Studying in Maastricht – Thomas Moses
Mays Business School, June 5th, 2022
When I wrote my first blog post, I was not in the same place that I am now. I was still making my first friends and had not gotten a full appreciation of Maastricht yet. Well, my time abroad has done nothing but fly by! I am currently about to finish exams and do one last go-around of Europe with my family before coming home now.
To anyone who may gloss over studying in Maastricht because Dutch city names sound made up or may not be well known to Americans (myself included before studying here), I ask that you reconsider your options and give a look to Maastricht. This city has so much to offer in the literal heart of Europe (as the European Union was created here), cities such as Cologne, Brussels, Amsterdam, and Bruges are all within 3 hours of Maastricht by train. Even better, Brussels and Amsterdam are also airports with cheap flights across Europe as we got to travel to cities such as Munich, Berlin, Vienna, Prague, Bratislava, and Stockholm over the course of this semester. While the traveling is incredibly convenient, the city and university have so much to offer and shouldn’t be glossed over for bigger and more known cities. Maastricht University is more than 50% international, non-Dutch students, and there is a very large number of fellow exchange students. In my friend group, I am the only student from the US, with friends from Italy, France, Spain, England, Germany, and Greece.
Being close to so many internationals really opens your eyes to the world, and communication is not a problem as everyone speaks almost perfect English. Further, The Netherlands is literally THE best country in the world for English proficiency as a second language, from the checkout line scanner to the waiter. English is no problem which is pretty amazing, unless you are trying to learn Dutch then nobody lets you struggle in your practicing as they suggest switching to English right away! The city is also incredibly beautiful with a ton of history dating back to the Romans and even one of the Three Musketeers dying in Maastricht. We often found ourselves sitting outside at cafes and in the park soaking in the sun and studying together, or we’d go to cafes in the two main squares of Maastricht and just soak in such an awesome city. Maastricht is very much a student city and felt very vibrant and never once felt dead.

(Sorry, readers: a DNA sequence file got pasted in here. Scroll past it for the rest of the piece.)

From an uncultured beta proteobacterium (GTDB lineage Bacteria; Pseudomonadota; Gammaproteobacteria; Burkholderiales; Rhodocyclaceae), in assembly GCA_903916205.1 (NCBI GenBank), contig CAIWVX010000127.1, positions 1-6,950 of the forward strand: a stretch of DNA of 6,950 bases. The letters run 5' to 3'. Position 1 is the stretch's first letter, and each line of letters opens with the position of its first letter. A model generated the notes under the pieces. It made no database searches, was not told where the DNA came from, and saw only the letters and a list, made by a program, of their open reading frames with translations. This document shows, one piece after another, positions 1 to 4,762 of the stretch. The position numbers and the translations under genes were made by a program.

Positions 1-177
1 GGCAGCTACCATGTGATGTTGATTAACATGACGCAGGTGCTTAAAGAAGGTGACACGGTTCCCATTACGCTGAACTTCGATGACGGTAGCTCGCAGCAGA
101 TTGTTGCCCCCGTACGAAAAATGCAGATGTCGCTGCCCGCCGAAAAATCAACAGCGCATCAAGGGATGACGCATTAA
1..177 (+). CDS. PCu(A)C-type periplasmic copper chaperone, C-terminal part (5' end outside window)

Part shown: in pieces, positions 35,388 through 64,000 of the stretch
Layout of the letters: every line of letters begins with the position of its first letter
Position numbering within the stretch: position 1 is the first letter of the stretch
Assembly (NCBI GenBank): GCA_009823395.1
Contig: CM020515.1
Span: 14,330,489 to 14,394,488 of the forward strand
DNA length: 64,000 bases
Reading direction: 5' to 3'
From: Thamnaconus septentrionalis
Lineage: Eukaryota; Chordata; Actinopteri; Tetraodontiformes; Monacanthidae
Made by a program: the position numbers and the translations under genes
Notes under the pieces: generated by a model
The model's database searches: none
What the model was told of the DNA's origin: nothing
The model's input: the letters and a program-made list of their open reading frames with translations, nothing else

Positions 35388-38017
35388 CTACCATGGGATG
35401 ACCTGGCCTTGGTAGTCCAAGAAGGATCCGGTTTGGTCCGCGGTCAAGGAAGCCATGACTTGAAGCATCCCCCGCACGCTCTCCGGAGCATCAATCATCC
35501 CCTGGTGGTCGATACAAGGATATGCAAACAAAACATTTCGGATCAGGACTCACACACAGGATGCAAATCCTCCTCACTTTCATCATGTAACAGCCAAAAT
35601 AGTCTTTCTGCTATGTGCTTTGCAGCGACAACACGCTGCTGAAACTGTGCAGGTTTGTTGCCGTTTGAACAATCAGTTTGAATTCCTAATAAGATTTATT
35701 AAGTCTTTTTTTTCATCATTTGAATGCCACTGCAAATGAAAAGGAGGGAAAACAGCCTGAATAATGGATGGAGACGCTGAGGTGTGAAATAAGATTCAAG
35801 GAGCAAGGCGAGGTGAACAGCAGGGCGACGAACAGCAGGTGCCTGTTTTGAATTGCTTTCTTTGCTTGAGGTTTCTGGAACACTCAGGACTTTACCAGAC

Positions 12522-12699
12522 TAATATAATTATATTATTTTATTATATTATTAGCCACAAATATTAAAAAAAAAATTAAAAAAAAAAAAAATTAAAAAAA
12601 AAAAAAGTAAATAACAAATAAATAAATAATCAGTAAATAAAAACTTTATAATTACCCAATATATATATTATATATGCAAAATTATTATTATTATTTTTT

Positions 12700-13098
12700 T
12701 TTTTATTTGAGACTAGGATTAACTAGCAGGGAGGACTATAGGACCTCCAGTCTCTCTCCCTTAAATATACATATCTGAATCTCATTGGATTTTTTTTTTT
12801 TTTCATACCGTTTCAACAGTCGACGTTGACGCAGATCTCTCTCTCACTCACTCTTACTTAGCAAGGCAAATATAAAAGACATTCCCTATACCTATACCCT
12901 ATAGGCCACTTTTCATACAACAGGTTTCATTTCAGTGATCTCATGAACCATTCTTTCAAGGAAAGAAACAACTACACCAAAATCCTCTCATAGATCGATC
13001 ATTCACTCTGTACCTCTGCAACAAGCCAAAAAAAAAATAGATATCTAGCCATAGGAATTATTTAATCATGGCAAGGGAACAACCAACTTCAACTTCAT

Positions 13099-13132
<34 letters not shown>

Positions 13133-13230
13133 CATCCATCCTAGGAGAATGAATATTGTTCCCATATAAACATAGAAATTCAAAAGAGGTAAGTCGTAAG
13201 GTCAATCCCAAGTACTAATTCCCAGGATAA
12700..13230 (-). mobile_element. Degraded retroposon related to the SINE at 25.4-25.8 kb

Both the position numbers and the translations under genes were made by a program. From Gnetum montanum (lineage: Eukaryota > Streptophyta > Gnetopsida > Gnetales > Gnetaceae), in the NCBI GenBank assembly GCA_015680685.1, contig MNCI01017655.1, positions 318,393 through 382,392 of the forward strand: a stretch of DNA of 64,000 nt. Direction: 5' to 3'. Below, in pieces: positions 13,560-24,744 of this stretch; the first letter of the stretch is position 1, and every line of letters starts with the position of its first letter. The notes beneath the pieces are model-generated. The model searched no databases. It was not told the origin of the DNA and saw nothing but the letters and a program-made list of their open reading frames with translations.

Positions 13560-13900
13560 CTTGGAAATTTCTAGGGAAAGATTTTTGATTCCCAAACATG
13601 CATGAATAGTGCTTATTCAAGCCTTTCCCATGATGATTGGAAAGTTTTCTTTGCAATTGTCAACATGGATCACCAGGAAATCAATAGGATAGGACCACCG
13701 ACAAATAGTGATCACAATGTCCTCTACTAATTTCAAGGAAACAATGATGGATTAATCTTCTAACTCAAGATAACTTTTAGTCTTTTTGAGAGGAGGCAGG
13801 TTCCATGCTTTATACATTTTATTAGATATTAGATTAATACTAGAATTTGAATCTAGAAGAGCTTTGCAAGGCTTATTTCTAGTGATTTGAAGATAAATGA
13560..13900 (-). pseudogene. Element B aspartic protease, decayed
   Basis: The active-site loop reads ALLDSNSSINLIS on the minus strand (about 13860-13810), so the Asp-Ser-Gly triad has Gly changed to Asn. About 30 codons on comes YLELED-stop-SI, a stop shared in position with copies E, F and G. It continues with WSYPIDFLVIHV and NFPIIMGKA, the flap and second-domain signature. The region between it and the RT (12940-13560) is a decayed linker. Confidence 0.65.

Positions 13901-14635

The university is really unorthodox though, as the university chooses to use a PBL (Problem Based Learning) system, where students prepare the material before “tutorials,” or small learning groups of no more than 12 students, discuss the material, and fill in the gaps of the subject as it is self-taught. While you have to stay on top of your work weekly, the learning format of actually getting to know your peers in such a small discussion group, compared to a 300-person lecture, allows you to meet local students and exchange students in a meaningful way. Also, courses are broken up into two “periods” where each period consists of two courses, so the workload is broken up nicely.
I would recommend the spring semester to those considering Maastricht, as there are a ton of public and national holidays during the spring that allows you to really experience Dutch culture. Koningsdag (the Dutch king’s birthday) was my favorite holiday, as it was in the middle of the week, we got a break from classes where everyone in the region came to Maastricht to celebrate in the streets from 10:00 in the morning until midnight, the whole city had live music and turned itself into a massive flea market on all the streets. The King himself even celebrated in Maastricht, as he celebrates in a different Dutch city each year, so Maastricht was especially electric this time.
In short, Maastricht is an amazing city, and Maastricht University is a great place to spend your semester abroad, to branch out and make friends from across the world while staying in the heart of Europe!
Categories: The Netherlands